Many DIY deployments start with software like Hadoop installed on basic servers with direct-attached-storage. As data and analytics activities grow the storage and computation resources becomes constrained. Many Hadoop clusters come into existence based on the budgeting restrictions and politics of an organization. As a result, the management of many environments becomes expensive and inefficient.

Many pre-engineered solutions require that the existing infrastructure and solutions in an organization are tossed aside and replaced with the new solution. This is impractical on several fronts – many organizations have made considerable investments in the existing infrastructure and also implemented several useful applications with their customizations. On top of this, there is no assurance from the new packaged solutions that they will work and scale per the requirements of the organization.

Organizations are in a fix. On one hand, they need assistance with cost and maintenance of the existing DIY solution, but on the other hand they are reluctant to write off existing investments to enable pre-engineered solutions

What is the way out?

The solution is Dell EMC consulting’s Elastic Data Platform (EDP) approach. It augments the existing infrastructure in an organization to provide an elastic and scalable architecture. It includes containerized compute nodes, decoupled storage and automated provisioning.

Elastic Data Platform: Definition

The EDP solution approach employs containers (Docker) to provide the compute power needed along with a Dell EMC Isilon storage cluster with HDFS. This is all managed using software from BlueData, which provides the ability to spin up instant clusters for Hadoop, Spark, and other Big Data tools running in Docker containers.This allows users to quickly create new containerized compute nodes using predefined templates, and then access their data via HDFS on the Isilon system. With a containerized compute environment, users can quickly and easily provision new Hadoop systems or additional compute nodes to existing systems – limited only by the available physical resources. By consolidating the storage requirement onto an Isilon storage cluster, the need for redundant storage is reduced by a 3x replication factor to a 20% overhead. It further enables the sharing of data across systems and extends enterprise-level features such as: snapshots, multi-site replication, and automated data tiers to move data to appropriate storage tiers as the data intensity changes over time.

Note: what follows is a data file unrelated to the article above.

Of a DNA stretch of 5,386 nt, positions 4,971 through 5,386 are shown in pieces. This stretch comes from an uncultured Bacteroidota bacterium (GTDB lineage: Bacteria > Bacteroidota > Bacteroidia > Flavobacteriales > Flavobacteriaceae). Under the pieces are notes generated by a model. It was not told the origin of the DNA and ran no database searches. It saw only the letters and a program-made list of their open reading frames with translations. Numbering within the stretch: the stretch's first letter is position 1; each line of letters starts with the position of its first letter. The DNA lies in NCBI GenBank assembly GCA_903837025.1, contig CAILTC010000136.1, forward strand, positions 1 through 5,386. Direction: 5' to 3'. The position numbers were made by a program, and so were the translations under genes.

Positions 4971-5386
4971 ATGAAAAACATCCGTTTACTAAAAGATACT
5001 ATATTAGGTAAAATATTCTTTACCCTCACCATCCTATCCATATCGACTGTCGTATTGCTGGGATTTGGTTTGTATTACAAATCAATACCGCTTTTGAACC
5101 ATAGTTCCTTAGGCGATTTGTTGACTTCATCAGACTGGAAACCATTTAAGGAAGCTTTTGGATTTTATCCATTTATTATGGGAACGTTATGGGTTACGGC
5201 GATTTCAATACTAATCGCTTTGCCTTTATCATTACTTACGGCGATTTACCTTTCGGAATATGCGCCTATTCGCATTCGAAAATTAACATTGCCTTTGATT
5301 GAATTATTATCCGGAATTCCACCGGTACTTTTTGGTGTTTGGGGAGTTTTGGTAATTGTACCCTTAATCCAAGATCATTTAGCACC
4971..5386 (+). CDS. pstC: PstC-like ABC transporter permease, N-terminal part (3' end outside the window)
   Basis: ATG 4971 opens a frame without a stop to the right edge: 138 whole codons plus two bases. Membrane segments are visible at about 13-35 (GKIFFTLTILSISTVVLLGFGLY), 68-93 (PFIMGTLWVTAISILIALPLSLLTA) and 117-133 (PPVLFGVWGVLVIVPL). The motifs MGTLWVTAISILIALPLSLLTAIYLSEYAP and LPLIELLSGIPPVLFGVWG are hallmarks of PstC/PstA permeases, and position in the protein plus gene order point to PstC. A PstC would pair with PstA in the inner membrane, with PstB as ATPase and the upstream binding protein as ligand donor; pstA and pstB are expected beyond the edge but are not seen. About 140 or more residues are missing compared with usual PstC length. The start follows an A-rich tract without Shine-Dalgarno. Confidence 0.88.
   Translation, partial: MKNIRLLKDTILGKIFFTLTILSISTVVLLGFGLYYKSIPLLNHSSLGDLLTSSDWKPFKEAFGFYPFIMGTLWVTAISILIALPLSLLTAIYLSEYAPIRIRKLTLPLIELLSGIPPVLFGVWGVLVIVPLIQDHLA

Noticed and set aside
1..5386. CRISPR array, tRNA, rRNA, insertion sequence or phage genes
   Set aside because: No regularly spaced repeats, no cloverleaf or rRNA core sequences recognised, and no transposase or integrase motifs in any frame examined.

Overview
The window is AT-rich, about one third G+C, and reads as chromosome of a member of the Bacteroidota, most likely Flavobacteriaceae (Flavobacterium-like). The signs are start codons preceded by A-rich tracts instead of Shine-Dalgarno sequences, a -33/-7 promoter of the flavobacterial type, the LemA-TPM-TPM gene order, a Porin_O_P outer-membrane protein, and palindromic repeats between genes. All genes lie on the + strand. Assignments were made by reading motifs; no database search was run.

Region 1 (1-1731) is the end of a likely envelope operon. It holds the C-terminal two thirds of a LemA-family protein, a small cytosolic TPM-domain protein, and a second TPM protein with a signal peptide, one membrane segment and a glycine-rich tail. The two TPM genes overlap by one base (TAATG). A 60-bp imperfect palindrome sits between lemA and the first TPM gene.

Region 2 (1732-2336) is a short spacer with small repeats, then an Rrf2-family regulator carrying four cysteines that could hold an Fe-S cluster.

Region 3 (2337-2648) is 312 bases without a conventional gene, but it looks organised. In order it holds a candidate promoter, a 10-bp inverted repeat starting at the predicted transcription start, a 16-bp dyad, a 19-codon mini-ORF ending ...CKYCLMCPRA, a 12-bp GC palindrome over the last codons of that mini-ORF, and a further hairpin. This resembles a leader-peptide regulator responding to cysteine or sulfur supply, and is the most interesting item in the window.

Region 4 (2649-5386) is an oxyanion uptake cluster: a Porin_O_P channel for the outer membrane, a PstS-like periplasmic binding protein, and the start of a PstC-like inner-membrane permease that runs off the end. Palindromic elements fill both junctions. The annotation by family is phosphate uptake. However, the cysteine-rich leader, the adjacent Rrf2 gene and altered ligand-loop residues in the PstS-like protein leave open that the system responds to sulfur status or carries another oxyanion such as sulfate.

After implementing a containerized Big Data environment with BlueData, EDP deploys a centralized security access policy engine (provided by BlueTalon). It then creates and deploys a common set of security policies via enforcement points to all of the applications accessing the data. This ensures the definition and enforcement of a consistent set of rules across all data platforms, ensuring data governance and compliance, by only allowing users or applications access to the data to which they are entitled.

The result is a secured, easy-to-use, and elastic platform for Big Data with a flexible computer layer and consolidated storage layer that delivers performance, management, and cost efficiencies unattainable using traditional Hadoop systems.

Elastic Data Platform: Principles

There are 5 key principles used to guide the deployment of the Elastic Data Platform: